which Asoka began to reign and the First Punic War began, the first recorded gladiatorial combat took place in the forum at Rome, to celebrate the funeral of a member of the old Roman family of Brutus. This was a modest display of three couples, but soon gladiators were fighting by the hundred. The taste for these combats grew rapidly, and the wars supplied an abundance of captives. The old Roman moralists, who were so severe upon kissing and women's ornaments and Greek philosophy, had nothing but good to say for this new development. So long as pain was inflicted, Roman morality, it would seem, was satisfied.
If republican Rome was the first of modern self-governing national communities, she was certainly the "Neanderthal" form of them.
In the course of the next two or three centuries the gladiatorial shows of Rome grew to immense proportions. To begin with, while wars were frequent, the gladiators were prisoners of war. They came with their characteristic national weapons, tattooed Britons, Moors, Scythians, negroes, and the like, and there was perhaps some military value in these exhibitions. Then criminals of the lower classes condemned to death were also used. The ancient world did not understand that a criminal condemned to death still has rights, and at any rate the use of a criminal as a gladiator was not so bad as his use as "material" for the vivisectors of the Museum at Alexandria. But as the profits of this sort of show business grew and the demand for victims increased, ordinary slaves were sold to the trainers of gladiators, and any slave who had aroused his owner's spite might find himself in an establishment for letting out gladiators. And dissipated young men who had squandered their property, and lads of spirit, would go voluntarily into the trade for a stated time, trusting to their prowess to survive. As the business developed, a new use was found for gladiators as armed retainers; rich men would buy a band, and employ it as a bodyguard or hire it out for profit at the shows. The festivities of a show began with a ceremonial procession (pompa) and a sham fight (prælusio). The real fighting was heralded by trumpets. Gladiators who objected to fight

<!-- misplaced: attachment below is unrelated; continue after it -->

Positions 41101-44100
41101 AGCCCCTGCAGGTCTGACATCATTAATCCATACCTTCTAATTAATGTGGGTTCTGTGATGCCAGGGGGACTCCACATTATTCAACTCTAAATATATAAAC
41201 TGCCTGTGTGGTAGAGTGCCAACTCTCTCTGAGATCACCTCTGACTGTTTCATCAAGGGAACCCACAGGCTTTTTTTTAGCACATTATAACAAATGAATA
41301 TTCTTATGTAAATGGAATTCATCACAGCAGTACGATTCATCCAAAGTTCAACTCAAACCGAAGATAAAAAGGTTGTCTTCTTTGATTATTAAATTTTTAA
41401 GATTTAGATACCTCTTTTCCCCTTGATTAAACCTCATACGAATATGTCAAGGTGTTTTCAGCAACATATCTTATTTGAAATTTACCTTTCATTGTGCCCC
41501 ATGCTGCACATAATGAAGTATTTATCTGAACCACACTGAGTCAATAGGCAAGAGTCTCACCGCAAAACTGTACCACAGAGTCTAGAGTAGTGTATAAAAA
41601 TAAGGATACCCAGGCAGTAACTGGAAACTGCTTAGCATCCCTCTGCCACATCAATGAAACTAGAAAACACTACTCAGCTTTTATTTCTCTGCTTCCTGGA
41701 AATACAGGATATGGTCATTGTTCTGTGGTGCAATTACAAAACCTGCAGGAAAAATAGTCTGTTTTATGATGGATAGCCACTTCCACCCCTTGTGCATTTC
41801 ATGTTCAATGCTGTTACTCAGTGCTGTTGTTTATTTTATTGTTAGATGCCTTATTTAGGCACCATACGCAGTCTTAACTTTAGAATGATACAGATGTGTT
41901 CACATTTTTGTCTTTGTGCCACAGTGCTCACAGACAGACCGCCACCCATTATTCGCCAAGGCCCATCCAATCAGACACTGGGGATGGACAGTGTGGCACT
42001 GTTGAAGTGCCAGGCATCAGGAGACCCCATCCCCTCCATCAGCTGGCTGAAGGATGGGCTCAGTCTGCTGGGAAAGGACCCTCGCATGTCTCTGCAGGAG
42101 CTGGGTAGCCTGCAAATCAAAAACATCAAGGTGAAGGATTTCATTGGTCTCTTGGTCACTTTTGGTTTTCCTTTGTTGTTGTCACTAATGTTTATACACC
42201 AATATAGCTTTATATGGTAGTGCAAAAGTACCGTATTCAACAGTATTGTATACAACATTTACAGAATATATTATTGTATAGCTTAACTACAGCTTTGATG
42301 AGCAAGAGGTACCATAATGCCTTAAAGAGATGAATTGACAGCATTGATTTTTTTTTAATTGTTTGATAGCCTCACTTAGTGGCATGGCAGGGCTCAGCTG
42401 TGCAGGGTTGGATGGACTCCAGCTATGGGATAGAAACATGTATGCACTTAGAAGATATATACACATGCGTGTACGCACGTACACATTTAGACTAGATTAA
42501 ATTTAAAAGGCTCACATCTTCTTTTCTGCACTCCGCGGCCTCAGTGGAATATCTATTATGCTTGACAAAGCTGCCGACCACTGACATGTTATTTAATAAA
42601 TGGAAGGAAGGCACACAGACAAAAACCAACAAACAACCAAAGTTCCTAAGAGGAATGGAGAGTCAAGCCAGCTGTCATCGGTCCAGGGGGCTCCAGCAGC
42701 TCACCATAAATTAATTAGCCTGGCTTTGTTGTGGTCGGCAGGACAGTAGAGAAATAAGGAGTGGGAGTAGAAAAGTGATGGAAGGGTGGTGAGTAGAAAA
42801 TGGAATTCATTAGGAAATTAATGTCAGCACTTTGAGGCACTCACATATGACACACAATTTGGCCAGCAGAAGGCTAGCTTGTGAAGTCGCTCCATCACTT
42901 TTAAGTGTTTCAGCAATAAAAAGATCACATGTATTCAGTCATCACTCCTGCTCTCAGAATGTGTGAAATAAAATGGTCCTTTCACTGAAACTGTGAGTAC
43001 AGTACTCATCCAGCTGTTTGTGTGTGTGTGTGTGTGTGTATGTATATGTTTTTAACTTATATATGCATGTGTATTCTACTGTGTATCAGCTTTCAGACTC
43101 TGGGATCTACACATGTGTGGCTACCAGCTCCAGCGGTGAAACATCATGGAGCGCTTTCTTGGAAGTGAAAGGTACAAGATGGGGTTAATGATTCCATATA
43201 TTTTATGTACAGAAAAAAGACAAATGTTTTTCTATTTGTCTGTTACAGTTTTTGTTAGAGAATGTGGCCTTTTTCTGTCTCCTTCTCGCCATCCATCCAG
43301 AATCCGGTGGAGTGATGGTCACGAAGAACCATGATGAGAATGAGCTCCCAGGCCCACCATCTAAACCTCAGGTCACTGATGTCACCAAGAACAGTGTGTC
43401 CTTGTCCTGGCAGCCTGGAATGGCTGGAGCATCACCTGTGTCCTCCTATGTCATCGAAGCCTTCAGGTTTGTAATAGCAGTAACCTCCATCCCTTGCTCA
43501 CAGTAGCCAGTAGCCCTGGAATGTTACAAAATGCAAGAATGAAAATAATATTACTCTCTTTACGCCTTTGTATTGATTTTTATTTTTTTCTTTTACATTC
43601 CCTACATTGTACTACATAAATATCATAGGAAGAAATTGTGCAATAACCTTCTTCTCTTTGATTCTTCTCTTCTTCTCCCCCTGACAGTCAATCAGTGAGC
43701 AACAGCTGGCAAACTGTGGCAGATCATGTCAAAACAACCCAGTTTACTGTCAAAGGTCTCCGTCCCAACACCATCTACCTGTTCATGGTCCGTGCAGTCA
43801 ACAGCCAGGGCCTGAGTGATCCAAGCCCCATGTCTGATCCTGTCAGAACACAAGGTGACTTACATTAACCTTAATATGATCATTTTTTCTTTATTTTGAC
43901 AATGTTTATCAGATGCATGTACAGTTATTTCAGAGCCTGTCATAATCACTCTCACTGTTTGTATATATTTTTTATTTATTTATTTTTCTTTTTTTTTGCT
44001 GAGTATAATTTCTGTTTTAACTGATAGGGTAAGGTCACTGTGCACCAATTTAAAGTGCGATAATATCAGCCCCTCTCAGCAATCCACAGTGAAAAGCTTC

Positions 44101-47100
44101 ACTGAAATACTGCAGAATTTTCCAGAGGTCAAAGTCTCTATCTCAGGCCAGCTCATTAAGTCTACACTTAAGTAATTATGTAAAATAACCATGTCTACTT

- Seyffert, op cit.